If, as we have said before, the box that defines our lives is, in large measure, predetermined by God (see Bereishit 4, Approaches a), it is also partially created by those who precede us.
The Talmud warns that parents and grandparents should be careful of their decisions and actions, for they help shape the lives of generations to come. Their children will build upon what they have built, reaping the rewards or paying the price.
In the episode before us, for example, Avraham’s descendants are neither guilty of nor punished for his failings. They are, however, affected by his decisions and by his actions – either because they will learn from his example and make the same mistakes in their time, or because Avraham’s actions themselves will create a given set of circumstances that will reverberate across the ages and influence generations to come.
The second Midrashic approach focuses not on the substance of God’s prophecy but on the ritual that accompanies it.
“Rabbi Hiyya Bar Hanina said: [Avraham did not question] as an accuser but, rather, he asked, ‘By what merit [will my children inherit the land]?’ God responded, ‘By the atonements that I will give to Israel.’” Rabbi Hiyya goes on to explain that the animals used in the covenant ritual represented specific sacrifices that would be brought by the Jewish people as atonements throughout the ages.
Rashi summarizes Rabbi Hiyya’s approach as follows: “Avraham asked, ‘In what merit?’ and God responded, ‘In the merit of the sacrifices.’”
According to this approach, Avraham is not questioning God’s power at all. He is instead questioning his own merit and that of his progeny. He believes in God’s ability but he doubts his own.
Textual support for Rabbi Hiyya’s position can be found in the seemingly superfluous word lerishta, “to inherit,” found at the end of God’s promise to Avraham concerning the land. In its active conjugation, this word does not mean to inherit but to conquer and acquire.10 God is informing Avraham that the land will not be given to his children as a gift. They will have to actively acquire the land when the time comes.
When the patriarch hears that his children will have to participate in the conquest of Canaan, he realizes, for the first time, that the acquisition of the land is not a foregone conclusion. He therefore asks: “How do I know that they will do their part? How do I know that they will inherit the land?”
God responds by reassuring Avraham that his children will indeed merit a return to their homeland. The source of that merit will be their religious devotion, represented by the sacrifices they will offer across the years. This reassurance is then driven home through the symbolic ritual of the covenant itself.
While Rabbi Hiyya focuses on the ritual of the covenant as a response to Avraham’s self-doubts, perhaps the prophecy of exile itself contains an element of reassurance. God is saying to Avraham that his children will inherit the land because when the time comes to leave Egypt, they will rise to the challenge. After centuries of slavery, they will still be a recognizable people and they will respond to God’s call.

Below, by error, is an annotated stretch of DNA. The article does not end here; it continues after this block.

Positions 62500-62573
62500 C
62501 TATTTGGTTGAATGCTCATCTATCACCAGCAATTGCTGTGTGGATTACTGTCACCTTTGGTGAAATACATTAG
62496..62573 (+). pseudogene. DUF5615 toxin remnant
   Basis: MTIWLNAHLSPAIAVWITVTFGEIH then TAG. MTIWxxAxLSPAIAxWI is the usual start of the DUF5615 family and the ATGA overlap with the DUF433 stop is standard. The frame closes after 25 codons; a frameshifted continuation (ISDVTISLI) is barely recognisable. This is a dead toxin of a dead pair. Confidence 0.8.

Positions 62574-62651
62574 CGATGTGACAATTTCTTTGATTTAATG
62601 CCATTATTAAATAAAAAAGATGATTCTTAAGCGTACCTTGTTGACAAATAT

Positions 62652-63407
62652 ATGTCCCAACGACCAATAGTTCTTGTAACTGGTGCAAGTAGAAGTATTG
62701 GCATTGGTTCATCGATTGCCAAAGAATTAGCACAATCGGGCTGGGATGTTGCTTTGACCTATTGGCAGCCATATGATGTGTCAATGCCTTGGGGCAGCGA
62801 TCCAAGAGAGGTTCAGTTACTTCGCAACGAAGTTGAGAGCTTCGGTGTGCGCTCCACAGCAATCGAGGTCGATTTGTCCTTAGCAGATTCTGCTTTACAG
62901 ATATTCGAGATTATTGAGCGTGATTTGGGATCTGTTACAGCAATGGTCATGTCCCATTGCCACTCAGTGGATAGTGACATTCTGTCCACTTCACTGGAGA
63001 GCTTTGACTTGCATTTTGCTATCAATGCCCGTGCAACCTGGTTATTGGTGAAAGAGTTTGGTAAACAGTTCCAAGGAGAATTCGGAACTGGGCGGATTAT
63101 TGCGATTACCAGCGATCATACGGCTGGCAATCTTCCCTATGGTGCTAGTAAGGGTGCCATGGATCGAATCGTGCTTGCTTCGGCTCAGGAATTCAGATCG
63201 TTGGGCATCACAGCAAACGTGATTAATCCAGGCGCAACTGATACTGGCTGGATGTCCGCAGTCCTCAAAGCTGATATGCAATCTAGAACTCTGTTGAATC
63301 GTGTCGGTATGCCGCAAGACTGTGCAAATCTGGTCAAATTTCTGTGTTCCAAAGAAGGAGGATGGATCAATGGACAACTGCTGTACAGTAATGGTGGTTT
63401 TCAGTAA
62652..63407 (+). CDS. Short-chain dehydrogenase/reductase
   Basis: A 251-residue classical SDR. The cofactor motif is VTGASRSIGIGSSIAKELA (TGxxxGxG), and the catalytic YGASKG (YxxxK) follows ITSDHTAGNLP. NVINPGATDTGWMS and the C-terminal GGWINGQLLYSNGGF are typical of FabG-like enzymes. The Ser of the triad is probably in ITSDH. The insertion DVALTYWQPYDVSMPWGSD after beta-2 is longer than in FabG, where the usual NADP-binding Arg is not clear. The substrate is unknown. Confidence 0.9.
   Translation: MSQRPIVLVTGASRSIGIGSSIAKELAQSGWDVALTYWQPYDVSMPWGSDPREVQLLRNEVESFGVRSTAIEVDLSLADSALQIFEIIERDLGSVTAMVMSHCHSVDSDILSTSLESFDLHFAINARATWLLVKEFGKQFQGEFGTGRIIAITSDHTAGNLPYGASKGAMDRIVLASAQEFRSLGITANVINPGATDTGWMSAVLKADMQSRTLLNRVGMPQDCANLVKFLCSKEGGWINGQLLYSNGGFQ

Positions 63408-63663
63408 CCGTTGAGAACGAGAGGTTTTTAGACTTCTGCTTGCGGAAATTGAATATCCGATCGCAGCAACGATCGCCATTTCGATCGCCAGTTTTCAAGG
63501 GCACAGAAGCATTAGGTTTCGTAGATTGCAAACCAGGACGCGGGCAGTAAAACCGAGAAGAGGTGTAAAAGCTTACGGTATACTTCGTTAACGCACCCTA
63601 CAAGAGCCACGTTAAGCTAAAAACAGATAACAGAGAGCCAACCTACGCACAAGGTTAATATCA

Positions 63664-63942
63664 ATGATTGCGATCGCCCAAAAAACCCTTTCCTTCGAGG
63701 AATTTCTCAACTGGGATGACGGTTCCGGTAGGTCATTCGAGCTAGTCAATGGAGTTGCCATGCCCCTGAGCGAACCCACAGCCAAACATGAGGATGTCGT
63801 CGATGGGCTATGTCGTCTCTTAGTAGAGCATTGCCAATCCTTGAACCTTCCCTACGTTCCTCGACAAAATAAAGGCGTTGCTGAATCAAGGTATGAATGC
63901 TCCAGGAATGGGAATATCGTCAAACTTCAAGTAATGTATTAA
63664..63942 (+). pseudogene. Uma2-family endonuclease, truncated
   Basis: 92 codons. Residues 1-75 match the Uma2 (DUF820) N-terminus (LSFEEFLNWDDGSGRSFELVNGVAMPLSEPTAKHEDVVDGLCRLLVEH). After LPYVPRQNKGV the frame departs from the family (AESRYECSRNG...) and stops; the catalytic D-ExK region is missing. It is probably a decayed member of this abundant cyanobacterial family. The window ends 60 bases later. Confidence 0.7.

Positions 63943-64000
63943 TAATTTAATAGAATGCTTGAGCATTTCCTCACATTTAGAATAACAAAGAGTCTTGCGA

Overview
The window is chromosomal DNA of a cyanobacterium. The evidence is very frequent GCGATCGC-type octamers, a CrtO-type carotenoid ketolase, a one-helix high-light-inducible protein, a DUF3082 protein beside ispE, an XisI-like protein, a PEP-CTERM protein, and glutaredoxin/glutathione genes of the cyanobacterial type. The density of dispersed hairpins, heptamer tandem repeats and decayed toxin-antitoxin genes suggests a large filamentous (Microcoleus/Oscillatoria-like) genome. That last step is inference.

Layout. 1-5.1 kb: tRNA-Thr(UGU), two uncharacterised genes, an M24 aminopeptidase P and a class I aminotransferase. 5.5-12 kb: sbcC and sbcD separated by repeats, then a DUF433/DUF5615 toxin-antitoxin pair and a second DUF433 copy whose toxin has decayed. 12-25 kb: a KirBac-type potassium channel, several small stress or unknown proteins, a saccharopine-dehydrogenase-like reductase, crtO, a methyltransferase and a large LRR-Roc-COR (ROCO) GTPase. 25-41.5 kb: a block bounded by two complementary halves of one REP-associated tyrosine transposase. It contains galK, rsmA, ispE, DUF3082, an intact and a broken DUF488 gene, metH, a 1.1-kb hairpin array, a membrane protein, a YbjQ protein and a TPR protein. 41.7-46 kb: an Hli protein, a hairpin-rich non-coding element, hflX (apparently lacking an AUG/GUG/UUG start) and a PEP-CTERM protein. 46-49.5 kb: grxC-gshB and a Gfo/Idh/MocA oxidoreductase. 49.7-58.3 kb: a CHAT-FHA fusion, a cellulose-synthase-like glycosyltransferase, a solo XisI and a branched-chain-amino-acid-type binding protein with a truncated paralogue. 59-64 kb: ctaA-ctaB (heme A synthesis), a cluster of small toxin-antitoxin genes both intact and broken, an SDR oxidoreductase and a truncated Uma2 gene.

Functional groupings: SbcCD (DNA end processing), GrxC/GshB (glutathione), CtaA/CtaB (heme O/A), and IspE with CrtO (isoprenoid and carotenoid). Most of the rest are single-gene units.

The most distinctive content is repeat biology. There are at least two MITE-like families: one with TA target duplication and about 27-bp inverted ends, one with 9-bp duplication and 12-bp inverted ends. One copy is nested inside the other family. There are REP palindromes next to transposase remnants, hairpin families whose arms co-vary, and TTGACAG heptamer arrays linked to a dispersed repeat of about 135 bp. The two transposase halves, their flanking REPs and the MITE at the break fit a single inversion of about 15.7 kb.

In that merit, they will inherit the land.
Interpreted this way, the Covenant between the Pieces can also be seen as a harbinger of exiles to come. Throughout our turbulent history, we will be challenged, against great odds, to retain our integrity as a people and to keep the dream of return to our Homeland alive. How much greater is the challenge in our own day when the possibility of such return is real.
Finally, there are those commentaries, Rabbi Shimshon Raphael Hirsch among them, who see no element of doubt at all in Avraham’s reaction. They claim that the patriarch, hearing for the first time that his children will have to actively conquer the land, simply asks, Ba’ma eida? How will I know when the time is right?
God responds: It will not happen in your time, or in your children’s time, or in their children’s time. Only after generations, only after exile, will your descendents conquer the land.
Points to Ponder
The tension between God’s foreknowledge of events and our own free will comes to a head when we encounter an event such as the Covenant between the Pieces (for a brief discussion of the concepts of free will, prescience and predestination see Bereishit 4, Approaches a). For while God’s prescience does not normally affect our actions in any way, the moment He shares a prediction of the future with us the equation changes dramatically. How much choice can we have if we know that events are already predetermined? How much choice, for that matter, did Joseph and his brothers have concerning Joseph’s sale, the catalyst for our exile in Egypt?
While a full discussion of the issues raised by this question is well beyond the scope of our text, the following brief comment can be made.
God will often paint the broad brushstrokes of history but allow us to fill in the details. We are told, for example, that the Mashiach (Messiah) is destined to come, bringing with him the culmination of our nation’s story. How he comes, when he comes, how much difficulty or ease will precede his arrival, and which of us will be there to greet him are all issues that are determined by our actions. Similarly, while God predicted in general fashion that the Jewish people would experience hardship and exile in a strange land, the details of how those events came to fruition were determined by the actions of the personalities at the time. (For a more complete discussion of these issues see Vayeishev 3, Approaches a.)